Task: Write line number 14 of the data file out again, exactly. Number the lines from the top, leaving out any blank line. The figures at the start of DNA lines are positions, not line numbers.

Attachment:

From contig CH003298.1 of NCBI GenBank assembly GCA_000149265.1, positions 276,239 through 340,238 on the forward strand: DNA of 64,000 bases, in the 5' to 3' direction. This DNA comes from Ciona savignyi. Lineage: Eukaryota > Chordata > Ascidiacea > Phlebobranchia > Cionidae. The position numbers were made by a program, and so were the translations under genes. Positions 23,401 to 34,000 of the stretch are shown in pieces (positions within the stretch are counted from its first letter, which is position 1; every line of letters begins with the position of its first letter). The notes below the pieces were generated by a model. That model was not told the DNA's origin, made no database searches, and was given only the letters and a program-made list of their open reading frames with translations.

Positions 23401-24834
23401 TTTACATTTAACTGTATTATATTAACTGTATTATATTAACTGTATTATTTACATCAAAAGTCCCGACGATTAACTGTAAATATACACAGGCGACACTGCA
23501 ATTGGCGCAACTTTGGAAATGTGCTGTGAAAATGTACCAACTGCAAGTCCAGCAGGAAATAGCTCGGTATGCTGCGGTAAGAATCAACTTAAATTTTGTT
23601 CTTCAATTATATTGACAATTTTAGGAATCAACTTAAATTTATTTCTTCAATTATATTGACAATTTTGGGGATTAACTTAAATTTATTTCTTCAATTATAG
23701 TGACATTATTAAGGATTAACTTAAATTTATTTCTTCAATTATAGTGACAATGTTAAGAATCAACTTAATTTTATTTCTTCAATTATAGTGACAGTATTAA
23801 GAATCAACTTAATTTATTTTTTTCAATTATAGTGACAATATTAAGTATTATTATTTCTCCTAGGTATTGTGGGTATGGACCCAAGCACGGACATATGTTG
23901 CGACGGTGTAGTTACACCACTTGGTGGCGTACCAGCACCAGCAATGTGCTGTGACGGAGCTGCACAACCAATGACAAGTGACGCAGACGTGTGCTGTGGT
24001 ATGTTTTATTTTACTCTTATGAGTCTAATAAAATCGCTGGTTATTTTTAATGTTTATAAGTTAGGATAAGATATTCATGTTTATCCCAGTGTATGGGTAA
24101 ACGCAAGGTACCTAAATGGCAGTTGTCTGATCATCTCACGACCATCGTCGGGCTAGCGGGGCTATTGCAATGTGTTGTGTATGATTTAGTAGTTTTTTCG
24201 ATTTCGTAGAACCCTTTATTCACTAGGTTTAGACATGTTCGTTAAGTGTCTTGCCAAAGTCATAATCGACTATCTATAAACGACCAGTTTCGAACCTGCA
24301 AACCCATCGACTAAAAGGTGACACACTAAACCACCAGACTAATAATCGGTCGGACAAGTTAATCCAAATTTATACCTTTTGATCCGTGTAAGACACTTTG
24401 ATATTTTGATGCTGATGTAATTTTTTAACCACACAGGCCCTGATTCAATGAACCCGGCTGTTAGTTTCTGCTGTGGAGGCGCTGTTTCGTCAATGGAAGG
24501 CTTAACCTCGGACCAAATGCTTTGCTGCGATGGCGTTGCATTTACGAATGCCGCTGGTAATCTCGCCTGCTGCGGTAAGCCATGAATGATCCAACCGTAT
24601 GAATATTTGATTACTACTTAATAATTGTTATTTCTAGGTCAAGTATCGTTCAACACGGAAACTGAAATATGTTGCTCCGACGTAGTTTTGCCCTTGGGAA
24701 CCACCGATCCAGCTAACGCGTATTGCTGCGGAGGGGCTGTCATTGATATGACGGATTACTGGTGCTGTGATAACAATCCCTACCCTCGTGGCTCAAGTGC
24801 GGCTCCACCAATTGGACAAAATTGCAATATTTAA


24501 CTTAACCTCGGACCAAATGCTTTGCTGCGATGGCGTTGCATTTACGAATGCCGCTGGTAATCTCGCCTGCTGCGGTAAGCCATGAATGATCCAACCGTAT